I’ve mixed feelings on California’s State Supreme Court upholding our constitutional amendment banning same-sex marriage. On the one hand it means same-sex couples have to wait still longer before being granted the basic human rights every m/f couple enjoys today in our state. On the one hand it gives us, the voters, one more chance to do the right thing by overturning this knee-jerk throwback to a previous era.
It’s a sobering thought that, if my wife and I had been born into our grandparents’ generation, it would have been illegal for us to be married in California, because she’s Asian and I’m Caucasian. That ban was also overturned by the California Supreme Court, who in 1948 declared that our anti-miscegenation law violated the Fourteenth Amendment of the U.S. Constitution. Only that time there was no way that 52% of the voters could overturn that right simply by passing a ballot measure.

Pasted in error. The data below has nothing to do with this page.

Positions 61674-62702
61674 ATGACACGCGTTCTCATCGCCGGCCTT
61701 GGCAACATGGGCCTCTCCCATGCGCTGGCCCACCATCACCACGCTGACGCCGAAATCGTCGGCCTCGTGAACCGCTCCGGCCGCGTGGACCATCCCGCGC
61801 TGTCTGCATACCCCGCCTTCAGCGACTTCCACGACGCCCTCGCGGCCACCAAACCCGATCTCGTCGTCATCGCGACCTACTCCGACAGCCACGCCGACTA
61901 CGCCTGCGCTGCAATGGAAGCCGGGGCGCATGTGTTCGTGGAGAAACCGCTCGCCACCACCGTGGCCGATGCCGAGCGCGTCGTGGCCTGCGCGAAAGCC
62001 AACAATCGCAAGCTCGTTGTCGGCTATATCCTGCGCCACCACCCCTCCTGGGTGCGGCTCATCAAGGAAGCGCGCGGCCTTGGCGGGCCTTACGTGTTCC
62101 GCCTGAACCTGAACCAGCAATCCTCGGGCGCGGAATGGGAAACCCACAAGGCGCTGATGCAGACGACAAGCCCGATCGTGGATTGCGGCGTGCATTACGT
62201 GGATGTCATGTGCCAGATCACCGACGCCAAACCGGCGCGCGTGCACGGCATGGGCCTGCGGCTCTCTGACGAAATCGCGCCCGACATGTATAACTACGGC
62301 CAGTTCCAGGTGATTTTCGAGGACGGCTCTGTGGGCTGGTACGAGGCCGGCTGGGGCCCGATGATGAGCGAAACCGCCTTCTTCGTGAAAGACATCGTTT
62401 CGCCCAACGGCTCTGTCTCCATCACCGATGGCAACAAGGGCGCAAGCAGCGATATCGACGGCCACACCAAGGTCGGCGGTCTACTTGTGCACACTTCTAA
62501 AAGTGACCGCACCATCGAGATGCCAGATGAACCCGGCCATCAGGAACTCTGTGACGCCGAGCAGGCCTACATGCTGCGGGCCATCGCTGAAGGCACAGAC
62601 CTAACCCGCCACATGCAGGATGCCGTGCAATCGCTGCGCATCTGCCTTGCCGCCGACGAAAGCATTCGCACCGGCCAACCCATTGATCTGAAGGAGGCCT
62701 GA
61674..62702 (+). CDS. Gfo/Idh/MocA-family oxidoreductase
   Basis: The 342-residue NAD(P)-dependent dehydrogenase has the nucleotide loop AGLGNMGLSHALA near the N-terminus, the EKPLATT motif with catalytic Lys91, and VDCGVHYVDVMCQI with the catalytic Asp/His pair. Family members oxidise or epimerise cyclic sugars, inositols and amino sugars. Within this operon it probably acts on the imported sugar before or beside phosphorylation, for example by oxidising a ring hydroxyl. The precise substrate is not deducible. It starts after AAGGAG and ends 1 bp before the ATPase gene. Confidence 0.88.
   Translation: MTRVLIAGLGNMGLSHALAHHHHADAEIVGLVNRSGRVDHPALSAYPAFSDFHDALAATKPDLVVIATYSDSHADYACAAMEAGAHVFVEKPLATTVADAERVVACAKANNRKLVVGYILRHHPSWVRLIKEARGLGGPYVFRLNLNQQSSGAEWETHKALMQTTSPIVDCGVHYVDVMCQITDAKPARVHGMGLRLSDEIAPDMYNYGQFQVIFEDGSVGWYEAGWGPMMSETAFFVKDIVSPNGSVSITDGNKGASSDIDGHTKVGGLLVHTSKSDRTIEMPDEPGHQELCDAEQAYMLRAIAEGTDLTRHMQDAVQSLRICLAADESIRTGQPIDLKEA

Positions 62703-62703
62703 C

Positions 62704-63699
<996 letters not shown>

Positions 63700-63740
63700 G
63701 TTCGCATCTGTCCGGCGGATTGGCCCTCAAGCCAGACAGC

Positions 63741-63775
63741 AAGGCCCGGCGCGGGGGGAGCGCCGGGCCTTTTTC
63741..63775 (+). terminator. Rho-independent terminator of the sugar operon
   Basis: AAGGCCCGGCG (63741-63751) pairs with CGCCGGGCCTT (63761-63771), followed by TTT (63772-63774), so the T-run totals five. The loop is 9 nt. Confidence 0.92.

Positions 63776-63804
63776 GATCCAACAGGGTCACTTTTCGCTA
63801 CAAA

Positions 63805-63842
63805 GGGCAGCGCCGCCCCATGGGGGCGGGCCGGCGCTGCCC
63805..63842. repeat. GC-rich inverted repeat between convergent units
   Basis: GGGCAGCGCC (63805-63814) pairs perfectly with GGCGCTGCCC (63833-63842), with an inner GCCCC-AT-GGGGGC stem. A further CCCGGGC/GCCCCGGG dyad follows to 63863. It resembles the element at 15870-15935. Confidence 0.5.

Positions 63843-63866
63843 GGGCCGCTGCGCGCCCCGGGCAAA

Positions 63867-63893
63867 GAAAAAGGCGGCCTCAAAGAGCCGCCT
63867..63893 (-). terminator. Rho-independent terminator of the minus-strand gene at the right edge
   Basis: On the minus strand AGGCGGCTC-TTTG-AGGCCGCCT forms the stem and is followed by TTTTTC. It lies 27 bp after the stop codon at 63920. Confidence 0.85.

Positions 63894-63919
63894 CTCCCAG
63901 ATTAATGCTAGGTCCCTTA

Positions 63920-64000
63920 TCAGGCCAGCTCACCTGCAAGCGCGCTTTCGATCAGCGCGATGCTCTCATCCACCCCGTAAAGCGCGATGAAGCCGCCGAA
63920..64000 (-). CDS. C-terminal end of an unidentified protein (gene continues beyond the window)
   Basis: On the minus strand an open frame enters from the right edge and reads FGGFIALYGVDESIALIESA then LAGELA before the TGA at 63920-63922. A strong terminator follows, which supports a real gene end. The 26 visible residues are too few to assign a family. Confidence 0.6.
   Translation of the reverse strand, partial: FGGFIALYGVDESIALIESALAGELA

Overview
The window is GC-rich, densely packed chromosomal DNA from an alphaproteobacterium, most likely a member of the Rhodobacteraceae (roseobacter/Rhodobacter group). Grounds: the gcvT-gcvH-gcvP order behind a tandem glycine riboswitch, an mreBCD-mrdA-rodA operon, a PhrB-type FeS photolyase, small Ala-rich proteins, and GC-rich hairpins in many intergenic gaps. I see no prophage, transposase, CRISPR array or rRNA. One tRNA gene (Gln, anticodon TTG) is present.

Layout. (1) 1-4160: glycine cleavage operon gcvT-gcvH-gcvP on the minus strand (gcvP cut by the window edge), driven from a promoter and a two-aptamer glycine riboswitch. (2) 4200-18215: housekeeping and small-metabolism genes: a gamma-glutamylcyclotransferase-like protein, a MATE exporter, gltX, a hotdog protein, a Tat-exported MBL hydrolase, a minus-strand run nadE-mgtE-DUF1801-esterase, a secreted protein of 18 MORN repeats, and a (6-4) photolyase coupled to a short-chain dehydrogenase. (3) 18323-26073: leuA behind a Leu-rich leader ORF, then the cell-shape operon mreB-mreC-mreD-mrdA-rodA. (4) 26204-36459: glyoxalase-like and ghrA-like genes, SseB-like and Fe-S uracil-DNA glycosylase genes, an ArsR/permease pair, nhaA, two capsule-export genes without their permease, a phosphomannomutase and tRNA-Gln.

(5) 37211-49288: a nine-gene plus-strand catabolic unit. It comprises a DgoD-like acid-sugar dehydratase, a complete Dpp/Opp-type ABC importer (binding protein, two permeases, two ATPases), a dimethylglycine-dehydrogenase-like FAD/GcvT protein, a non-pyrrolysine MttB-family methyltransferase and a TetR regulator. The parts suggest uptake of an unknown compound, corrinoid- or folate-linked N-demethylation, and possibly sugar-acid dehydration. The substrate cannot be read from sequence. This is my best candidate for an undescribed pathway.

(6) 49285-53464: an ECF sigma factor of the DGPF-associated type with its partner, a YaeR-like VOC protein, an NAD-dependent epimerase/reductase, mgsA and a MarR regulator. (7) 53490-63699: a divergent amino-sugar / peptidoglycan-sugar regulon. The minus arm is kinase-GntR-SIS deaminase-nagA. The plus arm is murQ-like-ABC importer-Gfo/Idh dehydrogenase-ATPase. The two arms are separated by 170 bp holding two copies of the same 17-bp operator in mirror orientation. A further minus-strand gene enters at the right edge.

Fear and ignorance always bring out the worst in us, and the rights enshrined in a democracy’s constitution are there, in part, to prevent a majority from acting on those base emotions in a way that tramples a minority. In this case, the State Supreme Court has declared that we voters need to grow up and do the right thing ourselves. I hope we do it soon.